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Friday round-up


  • JURIST and the Constitutional Law Prof Blog have additional coverage of the Court’s denial on Wednesday of an application to preclude Texas from using interim electoral maps in the upcoming November elections.  (Cormac also covered this story in yesterday’s round-up.)
  • At Slate, Emily Bazelon examines the range of same-sex marriage cases that might be before the Court this Term, arguing that the Court should proceed incrementally and hear one of the “more cautious DOMA challenges,” rather than hear California’s Proposition 8 case.
  • The Associated Press (via The Washington Post) and C-SPAN have coverage of Justice Kagan’s visit on Thursday to the University of Richmond Law School, in which she participated in a conversation with the dean, Wendy Perdue.
  • Writing for the Associated Press, Mark Sherman considers the potential impact of the upcoming presidential election on the composition of the Court, including the possible effects of replacing even a single Justice.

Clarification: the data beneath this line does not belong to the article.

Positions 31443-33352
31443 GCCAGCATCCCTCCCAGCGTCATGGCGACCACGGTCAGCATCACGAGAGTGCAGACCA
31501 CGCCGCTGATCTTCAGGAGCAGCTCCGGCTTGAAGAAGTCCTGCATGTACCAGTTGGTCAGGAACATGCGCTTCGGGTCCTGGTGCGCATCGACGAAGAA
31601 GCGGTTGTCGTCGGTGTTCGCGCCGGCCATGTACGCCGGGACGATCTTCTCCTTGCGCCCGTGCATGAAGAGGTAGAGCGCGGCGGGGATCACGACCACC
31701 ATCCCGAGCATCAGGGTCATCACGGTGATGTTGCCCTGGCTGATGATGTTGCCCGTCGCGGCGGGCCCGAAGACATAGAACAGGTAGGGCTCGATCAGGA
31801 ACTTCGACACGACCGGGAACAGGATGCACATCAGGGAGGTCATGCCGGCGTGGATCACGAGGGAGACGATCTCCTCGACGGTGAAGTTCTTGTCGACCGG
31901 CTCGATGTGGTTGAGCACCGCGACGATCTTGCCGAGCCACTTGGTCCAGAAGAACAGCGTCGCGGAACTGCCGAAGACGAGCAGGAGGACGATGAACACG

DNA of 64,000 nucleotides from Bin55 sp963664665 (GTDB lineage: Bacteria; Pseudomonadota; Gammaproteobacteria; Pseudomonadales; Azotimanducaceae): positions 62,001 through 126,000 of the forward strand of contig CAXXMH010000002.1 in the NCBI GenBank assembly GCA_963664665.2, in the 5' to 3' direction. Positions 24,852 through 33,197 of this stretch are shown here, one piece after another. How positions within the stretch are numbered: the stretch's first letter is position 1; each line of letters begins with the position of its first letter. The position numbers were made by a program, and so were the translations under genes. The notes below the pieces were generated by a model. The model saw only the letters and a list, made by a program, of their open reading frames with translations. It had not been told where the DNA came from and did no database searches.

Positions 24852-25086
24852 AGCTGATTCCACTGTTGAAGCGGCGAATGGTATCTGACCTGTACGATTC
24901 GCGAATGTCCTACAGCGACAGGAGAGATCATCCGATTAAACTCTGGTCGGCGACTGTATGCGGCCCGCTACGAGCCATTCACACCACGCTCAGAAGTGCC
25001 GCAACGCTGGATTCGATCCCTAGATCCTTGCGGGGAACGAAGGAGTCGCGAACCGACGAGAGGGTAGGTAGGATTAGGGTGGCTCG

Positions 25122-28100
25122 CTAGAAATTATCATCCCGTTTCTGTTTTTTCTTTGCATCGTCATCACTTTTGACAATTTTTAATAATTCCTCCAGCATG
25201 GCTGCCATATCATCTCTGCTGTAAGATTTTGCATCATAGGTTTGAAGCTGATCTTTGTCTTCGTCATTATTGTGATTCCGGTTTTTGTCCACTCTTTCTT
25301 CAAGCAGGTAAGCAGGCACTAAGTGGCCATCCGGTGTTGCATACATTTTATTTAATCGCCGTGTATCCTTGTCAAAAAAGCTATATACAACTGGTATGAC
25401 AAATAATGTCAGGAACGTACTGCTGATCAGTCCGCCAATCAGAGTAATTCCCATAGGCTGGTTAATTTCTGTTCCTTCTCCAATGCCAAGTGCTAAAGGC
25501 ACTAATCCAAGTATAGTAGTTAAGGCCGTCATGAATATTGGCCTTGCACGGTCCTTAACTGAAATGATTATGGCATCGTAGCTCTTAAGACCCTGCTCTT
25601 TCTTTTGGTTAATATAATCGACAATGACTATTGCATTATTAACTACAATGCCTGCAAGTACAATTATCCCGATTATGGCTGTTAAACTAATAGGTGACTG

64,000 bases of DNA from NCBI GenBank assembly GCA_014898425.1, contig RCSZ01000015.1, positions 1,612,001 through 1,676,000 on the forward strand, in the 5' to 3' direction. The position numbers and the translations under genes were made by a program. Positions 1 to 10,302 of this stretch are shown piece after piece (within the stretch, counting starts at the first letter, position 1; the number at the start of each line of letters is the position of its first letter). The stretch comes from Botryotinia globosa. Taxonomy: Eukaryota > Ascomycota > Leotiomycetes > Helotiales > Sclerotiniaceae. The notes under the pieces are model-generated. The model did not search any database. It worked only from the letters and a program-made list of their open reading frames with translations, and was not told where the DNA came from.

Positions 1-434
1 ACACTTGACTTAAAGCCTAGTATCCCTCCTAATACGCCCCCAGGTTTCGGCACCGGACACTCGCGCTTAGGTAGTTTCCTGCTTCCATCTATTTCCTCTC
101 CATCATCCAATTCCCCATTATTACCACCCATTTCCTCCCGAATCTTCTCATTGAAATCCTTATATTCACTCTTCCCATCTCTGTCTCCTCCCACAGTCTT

• At the Crime and Consequences blog, Kent Scheidegger reports on the Eleventh Circuit’s decision on remand from the Court’s 2010 per curiam opinion in Wellons v. Hall, which remanded the case and instructed the lower court to consider whether the trial judge and jury had engaged in significant misconduct that undermined the petitioner’s death sentence. After considering the issue, the Eleventh Circuit again upheld the death sentence.
  • On Thursday, the Court declined to stay the execution of Robert Wayne Harris, a Texas death row inmate. Harris was executed Thursday evening. Coverage comes from Reuters, AP, and CBS News.
  • At the Constitutional Accountability Center’s Text & History Blog, Simon Lazarus argues that over the last few decades the Court has become “aggressively activist in narrowing, undermining, or effectively nullifying an array of statutes.”
  • The new issue of The Nation is dedicated to what its editors characterize as “The One Percent Court,” featuring articles on a range of topics, including the role of the Court in campaign finance, antitrust law, labor rights, and the broader role that business interests have played recently in the Court’s opinions.
  • This blog’s symposium on same-sex marriage continues with a contribution by William Eskridge.

Recommended Citation: Rachel Sachs, Friday round-up, SCOTUSblog (Sep. 21, 2012, 9:12 AM),